WFP Executive board to decide on Beasley second term imminently
ROME – Diplomats accredited to the World Food Programme and sister agency FAO are waiting gripped for the outcome of the "internal selection process" of the WFP Executive Director under way as the first mandate of former Republican governor David Beasley nears the end of its term in early April, diplomatic sources say.
The process is internal to the United Nations and FAO, and the Director General of the FAO, Qu Dongyu, was expected to announce the name of the proposed appointee selected by himself and the UN Secretary General, at a session of the WFP Executive Board to be held from the end of February, the sources said.
For almost the past 40 years the ED of WFP has been a U.S. citizen. Beasley is popular with most of his staff apart from a rump of old guard WFP executives, and it would be seen as unfair if he were not offered a second term given that he collected a Nobel peace prize for the organisation, though there has been speculation that he would not be unhappy to return to the United States to resume his political career in what he hopes will be a future Republican administration. If he does relish the prospect of bowing out of WFP, it was not evident as Beasley appealed passionately for the world to prepare to ease the plight of Ukrainian refugees pouring out of their homeland this week following Russia's brutal invasion of the country.
Despite being a Chinese Communist Party member, Qu Dongyu is expected not to oppose re-election of Beasley, or appointment of his reputed American rival for the job, the former U.S. ambassador to the UN food agencies David Lane, if that is the choice of the UN Secretary General under the spoils system that governs distribution of top UN jobs, the sources said.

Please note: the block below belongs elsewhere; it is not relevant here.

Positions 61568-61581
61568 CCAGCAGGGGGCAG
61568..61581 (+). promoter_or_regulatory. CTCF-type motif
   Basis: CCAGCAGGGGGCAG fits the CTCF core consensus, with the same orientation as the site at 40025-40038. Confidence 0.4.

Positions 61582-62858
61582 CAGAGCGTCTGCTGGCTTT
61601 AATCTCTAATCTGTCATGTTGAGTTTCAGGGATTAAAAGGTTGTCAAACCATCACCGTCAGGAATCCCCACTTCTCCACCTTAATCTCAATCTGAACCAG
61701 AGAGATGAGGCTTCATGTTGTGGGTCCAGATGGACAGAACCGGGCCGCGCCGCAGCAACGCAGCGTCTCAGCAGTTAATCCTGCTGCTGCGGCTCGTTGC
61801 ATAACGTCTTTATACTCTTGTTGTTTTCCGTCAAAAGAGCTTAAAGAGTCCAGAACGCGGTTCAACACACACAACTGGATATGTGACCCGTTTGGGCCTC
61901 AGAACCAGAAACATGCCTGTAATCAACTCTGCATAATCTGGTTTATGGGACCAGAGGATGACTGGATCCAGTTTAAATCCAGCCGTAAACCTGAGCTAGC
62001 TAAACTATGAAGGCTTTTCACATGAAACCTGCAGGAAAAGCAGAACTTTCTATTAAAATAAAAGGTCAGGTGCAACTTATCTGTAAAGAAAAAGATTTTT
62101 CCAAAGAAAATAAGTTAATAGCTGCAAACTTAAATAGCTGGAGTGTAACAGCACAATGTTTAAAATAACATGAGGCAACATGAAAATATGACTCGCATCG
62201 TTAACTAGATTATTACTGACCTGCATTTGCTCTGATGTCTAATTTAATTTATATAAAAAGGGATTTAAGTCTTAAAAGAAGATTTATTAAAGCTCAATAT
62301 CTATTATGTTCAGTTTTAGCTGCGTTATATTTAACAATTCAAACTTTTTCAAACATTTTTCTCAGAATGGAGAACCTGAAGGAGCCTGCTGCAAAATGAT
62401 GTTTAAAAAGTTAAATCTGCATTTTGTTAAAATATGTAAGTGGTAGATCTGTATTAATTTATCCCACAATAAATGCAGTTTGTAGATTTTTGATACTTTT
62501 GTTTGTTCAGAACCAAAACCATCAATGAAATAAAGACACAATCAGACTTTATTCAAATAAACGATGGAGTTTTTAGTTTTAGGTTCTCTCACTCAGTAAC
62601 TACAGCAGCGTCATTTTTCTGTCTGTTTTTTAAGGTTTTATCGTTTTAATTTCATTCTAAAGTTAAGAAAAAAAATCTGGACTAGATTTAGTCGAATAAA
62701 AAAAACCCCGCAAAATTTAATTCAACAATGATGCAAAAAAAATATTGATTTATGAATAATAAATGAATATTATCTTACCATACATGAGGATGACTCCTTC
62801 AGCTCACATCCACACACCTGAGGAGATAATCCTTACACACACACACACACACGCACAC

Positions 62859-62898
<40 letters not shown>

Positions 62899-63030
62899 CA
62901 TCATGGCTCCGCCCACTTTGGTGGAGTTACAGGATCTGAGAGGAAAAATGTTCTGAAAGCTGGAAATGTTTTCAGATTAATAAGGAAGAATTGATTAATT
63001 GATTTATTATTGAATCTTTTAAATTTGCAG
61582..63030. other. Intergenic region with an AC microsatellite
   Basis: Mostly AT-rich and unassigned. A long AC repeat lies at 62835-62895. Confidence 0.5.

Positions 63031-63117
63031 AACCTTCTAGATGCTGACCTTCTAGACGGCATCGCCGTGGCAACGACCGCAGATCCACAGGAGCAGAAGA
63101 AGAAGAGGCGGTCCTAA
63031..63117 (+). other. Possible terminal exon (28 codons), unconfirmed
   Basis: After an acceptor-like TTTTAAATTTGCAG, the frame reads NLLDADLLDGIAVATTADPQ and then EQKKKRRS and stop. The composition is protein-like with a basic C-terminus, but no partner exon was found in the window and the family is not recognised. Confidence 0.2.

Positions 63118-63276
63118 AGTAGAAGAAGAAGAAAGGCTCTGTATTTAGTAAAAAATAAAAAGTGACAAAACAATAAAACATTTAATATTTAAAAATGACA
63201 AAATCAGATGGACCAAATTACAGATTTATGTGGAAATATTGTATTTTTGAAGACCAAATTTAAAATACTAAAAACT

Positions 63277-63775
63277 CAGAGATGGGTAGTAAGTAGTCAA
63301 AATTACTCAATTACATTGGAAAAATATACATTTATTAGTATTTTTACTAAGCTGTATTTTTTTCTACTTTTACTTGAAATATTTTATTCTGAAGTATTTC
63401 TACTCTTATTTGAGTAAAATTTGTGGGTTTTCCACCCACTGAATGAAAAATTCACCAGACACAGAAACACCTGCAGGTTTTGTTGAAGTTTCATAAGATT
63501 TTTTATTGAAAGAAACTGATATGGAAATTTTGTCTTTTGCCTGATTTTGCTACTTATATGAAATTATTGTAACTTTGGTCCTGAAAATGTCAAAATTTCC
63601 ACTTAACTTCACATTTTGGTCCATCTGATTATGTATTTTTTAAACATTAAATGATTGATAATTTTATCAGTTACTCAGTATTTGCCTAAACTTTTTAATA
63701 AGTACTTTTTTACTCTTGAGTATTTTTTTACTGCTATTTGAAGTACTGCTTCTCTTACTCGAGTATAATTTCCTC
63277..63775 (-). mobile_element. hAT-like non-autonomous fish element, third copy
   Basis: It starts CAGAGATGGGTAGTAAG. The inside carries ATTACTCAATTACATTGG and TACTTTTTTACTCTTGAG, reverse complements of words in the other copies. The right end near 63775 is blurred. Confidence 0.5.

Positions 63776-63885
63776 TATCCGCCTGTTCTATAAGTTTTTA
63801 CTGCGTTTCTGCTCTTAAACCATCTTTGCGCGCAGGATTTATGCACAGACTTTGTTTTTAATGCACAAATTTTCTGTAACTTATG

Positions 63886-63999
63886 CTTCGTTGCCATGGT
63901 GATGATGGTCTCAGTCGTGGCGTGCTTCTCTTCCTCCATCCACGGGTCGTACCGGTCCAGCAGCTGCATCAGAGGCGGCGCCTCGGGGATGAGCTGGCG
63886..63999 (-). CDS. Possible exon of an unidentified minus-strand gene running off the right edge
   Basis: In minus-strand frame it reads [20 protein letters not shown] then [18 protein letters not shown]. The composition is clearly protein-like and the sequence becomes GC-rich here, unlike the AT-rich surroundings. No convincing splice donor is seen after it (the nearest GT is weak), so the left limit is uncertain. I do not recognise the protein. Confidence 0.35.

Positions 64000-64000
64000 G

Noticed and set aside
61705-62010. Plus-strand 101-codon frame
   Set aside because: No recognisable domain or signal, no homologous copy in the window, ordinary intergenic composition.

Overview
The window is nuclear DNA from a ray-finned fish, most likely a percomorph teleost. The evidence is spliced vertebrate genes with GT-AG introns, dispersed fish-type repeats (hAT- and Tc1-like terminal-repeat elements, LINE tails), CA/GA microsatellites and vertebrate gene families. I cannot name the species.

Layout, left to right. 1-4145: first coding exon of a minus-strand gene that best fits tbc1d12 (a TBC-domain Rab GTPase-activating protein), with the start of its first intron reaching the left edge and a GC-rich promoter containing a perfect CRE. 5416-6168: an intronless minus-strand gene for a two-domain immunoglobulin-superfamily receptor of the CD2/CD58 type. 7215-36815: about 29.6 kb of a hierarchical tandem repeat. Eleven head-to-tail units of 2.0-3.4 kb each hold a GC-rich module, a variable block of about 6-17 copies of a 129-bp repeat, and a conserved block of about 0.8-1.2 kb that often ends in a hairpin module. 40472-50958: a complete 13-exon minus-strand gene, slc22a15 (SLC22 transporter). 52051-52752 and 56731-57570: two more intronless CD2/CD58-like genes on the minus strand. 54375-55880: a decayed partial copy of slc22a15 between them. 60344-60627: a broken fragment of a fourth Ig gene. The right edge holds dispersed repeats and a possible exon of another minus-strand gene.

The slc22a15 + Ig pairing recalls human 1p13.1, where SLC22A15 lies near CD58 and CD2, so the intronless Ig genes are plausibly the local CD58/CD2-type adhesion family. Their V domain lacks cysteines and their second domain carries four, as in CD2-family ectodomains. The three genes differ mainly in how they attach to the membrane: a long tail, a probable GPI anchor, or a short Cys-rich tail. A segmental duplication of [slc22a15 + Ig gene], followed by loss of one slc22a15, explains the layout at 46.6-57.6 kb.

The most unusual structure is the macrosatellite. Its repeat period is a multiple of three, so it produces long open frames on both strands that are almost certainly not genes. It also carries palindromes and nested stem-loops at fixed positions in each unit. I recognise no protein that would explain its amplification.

Washington is the largest donor to both FAO and WFP and Qu Dongyu would hope for U.S. support for his re-election to a second term in return for not opposing an Amercan candidate for the helm of WFP, said the sources.
It is not known if EU countries have put up candidates to head WFP, the world’s largest humanitarian agency. Germany was outraged when Brazilian FAO DG Jose Graziano da Silva refused to consider two German candidates to head WFP and pushed through Beasley’s appointment, again as an evident quid pro quo for Washington not opposing Graziano being elected to a second term at the FAO.
Some diplomats consider that the role of the FAO DG in the process, dating to when WFP was an executive arm of the FAO before becoming a separate agency, is awkward and overplayed.
The WFP budget is many times higher than the budget of FAO. WFP prides itself on American-style management that its executives claim is more agile and efficient than the Italian style cronyism that critics say is still frequent at the FAO.
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